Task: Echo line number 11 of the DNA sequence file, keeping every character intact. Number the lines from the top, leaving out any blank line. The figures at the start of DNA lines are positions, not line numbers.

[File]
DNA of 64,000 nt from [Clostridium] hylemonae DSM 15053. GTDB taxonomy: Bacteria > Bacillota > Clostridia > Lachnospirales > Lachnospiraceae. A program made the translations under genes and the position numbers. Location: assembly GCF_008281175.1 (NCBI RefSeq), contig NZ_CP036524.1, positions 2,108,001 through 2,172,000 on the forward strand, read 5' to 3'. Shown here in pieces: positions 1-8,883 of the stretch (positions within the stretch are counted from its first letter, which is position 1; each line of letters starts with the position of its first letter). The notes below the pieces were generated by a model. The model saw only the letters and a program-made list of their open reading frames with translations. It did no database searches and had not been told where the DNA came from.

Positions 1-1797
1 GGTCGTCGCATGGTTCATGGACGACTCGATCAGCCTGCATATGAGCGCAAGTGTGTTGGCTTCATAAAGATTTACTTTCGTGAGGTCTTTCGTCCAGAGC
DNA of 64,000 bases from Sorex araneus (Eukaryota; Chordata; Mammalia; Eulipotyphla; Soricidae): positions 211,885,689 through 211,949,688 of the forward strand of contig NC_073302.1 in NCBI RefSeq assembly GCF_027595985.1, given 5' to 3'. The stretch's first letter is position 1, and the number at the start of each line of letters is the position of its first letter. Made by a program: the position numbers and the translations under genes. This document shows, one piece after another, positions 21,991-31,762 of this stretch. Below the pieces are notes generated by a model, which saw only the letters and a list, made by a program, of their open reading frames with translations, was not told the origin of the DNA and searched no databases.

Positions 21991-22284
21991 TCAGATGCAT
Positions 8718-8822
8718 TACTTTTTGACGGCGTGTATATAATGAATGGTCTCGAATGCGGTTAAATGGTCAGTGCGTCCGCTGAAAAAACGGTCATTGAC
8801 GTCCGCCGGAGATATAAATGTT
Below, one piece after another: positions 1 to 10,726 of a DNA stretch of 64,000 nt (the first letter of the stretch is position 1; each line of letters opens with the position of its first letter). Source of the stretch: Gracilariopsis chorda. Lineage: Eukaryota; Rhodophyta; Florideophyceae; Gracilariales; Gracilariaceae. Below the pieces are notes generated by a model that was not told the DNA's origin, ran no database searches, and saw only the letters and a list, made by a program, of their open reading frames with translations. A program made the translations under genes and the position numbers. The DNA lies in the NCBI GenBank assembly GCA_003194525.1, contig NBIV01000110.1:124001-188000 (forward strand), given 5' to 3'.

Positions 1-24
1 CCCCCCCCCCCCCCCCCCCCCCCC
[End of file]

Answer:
Positions 1-24